“All of this is possible because of the Airbnbs and Vrbos of the world,” Jeromy said. “I don’t think we could really pull it off without those services, because we’re not in a situation where we could ‘hostel it.'”
How long they will continue living out of a few suitcases ultimately comes down to their son. They are eyeing an end-date of late 2022 or early 2023, when he’ll start preschool. In the meantime, they will be on the move, trying to see as much as they can in a few years and with a toddler in tow.
Before the pandemic, the term “virtual nomad” applied to a privileged few who had found a way to finance perpetual travel — and seemed to do so effortlessly. But when Covid-19 forced employers to go remote, it opened up the possibility of a nomadic lifestyle to entirely new groups of people.
Now, despite employers setting dates for full, in-person returns, many who took advantage don’t want to go back.
“People have experienced the power of work-life flexibility, enhancing the quality of their lives, their satisfaction,” said Tsedal Neeley, a professor at Harvard Business School and author of the book “Remote Work Revolution: Succeeding From Anywhere.”
Different from what Neeley calls the “forever unattainable” work-life balance, this newfound flexibility has allowed people to segment the day between work and life in a way that works best for them. In very practical terms, that means signing on for work, attending meetings and making deadlines but using off- or between-hours in a way that is more fulfilling — whether that means replacing morning commutes with a walk outside or sharing a meal with a spouse instead of eating alone at a desk.
“The digital nomad has the ultimate work-life flexibility,” Neeley said. They can spend their off hours pursuing changes of scenery, warmer weather, winter sports, new cuisines or, simply, a place to decompress.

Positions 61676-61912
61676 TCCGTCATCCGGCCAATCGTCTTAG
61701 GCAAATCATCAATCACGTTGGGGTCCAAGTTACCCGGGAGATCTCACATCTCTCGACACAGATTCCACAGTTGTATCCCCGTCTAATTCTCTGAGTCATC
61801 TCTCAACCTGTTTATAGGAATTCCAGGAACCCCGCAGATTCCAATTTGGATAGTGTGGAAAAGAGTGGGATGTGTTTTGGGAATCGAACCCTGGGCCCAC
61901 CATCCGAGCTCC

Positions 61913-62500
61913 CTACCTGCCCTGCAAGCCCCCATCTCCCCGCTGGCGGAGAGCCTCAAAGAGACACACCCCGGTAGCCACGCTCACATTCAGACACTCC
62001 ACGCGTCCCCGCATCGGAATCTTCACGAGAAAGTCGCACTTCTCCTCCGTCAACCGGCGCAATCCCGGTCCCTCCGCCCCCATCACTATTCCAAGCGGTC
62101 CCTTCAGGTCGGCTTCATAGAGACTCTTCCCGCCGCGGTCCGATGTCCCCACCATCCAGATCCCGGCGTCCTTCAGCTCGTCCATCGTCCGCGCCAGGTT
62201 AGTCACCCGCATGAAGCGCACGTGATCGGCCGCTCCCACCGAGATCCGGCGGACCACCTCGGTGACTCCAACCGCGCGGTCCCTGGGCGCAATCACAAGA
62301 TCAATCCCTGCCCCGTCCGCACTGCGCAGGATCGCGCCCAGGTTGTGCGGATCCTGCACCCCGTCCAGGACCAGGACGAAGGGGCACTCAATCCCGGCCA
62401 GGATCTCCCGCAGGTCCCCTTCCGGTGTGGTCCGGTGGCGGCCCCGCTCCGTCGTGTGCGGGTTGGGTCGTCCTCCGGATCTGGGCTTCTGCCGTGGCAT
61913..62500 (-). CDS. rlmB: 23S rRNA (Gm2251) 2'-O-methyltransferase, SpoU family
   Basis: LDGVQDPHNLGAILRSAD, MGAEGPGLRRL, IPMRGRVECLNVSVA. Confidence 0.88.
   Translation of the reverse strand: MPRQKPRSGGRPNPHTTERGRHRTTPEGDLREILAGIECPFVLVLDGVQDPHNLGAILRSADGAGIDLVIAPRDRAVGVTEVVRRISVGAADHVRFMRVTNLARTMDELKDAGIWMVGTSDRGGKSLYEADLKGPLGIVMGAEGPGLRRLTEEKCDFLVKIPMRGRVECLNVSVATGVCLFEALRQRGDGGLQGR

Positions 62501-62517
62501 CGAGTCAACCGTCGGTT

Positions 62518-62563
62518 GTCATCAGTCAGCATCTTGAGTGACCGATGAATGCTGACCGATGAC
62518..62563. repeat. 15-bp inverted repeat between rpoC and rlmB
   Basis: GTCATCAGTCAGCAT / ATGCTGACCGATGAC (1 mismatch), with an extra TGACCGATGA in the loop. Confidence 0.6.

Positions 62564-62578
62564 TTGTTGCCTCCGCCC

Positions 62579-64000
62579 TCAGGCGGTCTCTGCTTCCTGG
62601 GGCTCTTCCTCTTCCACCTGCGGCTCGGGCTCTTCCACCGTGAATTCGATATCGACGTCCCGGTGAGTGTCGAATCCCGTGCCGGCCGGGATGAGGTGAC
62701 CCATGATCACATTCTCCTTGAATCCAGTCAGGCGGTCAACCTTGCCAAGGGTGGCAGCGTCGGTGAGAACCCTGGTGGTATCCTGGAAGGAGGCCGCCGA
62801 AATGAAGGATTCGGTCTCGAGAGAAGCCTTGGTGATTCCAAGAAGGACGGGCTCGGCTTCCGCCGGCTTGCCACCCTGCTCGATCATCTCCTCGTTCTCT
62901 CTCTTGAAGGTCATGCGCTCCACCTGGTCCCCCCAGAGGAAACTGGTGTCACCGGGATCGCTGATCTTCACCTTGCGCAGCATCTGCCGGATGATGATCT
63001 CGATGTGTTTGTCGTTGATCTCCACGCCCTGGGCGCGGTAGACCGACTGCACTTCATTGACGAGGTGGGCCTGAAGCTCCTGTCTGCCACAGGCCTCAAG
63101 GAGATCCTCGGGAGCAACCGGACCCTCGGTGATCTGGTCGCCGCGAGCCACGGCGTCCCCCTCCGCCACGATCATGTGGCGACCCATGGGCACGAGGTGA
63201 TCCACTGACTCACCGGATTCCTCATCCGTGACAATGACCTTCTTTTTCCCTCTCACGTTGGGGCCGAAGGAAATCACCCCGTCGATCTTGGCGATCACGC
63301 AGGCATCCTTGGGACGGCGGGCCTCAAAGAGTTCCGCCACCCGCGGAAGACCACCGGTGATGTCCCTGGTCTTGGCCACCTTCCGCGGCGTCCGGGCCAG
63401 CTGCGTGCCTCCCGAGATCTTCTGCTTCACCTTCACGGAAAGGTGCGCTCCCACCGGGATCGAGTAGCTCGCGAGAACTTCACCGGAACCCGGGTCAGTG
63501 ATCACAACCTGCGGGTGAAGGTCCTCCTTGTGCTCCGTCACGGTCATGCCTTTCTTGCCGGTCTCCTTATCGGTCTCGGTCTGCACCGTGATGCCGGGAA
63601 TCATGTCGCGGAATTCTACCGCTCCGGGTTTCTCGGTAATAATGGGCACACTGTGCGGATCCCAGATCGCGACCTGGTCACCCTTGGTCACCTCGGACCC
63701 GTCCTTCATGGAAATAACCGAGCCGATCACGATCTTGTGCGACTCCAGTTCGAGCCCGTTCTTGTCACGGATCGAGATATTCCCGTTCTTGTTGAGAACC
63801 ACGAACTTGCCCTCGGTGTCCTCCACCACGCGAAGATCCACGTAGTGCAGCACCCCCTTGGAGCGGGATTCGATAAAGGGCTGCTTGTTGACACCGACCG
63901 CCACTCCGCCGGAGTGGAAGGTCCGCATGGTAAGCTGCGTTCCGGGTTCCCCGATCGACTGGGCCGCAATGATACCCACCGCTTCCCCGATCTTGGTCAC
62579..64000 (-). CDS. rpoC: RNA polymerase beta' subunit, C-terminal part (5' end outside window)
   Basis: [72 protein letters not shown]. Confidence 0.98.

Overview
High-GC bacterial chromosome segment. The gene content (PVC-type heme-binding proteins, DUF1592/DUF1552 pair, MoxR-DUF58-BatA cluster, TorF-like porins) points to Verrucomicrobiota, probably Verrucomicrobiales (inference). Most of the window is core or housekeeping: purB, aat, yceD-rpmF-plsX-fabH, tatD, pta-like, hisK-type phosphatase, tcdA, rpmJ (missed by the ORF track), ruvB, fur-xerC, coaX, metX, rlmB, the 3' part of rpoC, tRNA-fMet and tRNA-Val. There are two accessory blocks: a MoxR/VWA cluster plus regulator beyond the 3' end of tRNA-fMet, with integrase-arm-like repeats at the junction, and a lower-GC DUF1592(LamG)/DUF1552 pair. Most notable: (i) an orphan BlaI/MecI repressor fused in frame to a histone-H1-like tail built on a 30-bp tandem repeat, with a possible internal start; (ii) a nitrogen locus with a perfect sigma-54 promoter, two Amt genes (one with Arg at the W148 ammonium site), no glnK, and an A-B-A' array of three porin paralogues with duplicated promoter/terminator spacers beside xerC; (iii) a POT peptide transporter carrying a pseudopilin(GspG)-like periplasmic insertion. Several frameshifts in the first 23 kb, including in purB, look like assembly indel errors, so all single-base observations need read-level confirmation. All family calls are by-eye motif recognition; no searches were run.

A boon for rental sites
Pandemic-era interest in digital nomadism, or working from anywhere, has been a boon for sites like Airbnb and Vrbo, which have seen growing demand for weeks- and monthslong stays. These kinds of lodgings offer flexibility for those on an open travel schedule, and they’re often outfitted to function like a permanent residence, with workspaces, washing machines, cooking equipment and a range of creature comforts that allow people to travel lightly.
According to Airbnb, stays of four weeks or more almost doubled between 2019 and the first few months of 2021. Around 11 percent of long-term Airbnb bookers said they were living a nomadic lifestyle, based on a company survey.
Early in the pandemic, with the lockdown at its height, Airbnb users in the U.S. flocked to scenic, small-to-mid-size cities to enjoy the outdoors. The most popular destinations for two or more weeks included Park City, Utah; Durham, North Carolina; Santa Fe, New Mexico; Boise, Idaho; Richmond, Virginia; and Fort Walton Beach, Florida, among others.
Vrbo, which has crossover listings with other sites but its own following, also saw increases in demand for longer-term stays last year, reporting a 30 percent increase in bookings of at least three weeks compared to the same period in 2019. Its top destinations in 2020 included popular snowbird staples such as Phoenix, and Florida cities Fort Myers and Naples.
Now, as vaccination rates enable the lifting of travel bans, people are increasingly looking for destinations abroad. Searches for Airbnbs in popular locales like Iceland, Croatia and Greece have skyrocketed since talk of easing restrictions for vaccinated Americans began in the spring, according to company data. Countries that opened up first to Americans, like Mexico and Costa Rica, remain popular draws.
The great resignation
Despite nomadic life becoming more popular and more available to some, significant barriers still exist for most people because of the costs of traveling with kids or pets, the lack of options for people with specific accessibility needs, the many jobs that just aren’t done on a computer or don’t pay enough to allow for any kind of travel, among many other factors. More than 60 percent of Americans work in jobs that can’t be done remotely, according to McKinsey research.
Also at play is the country’s severe housing shortage, with a shortfall of 5.5 million units, according to the National Association of Realtors. That, coupled with the surge in demand for housing during lockdown, continues to drive up prices. With the median home price reaching an unprecedented $350,000, many buyers are quickly being priced out of the market.
But that doesn’t necessarily mean the desire for a permanent residence is going away, and the competition for a dwindling number of places to live, including affordable apartments to rent, puts the focus on stability over transience.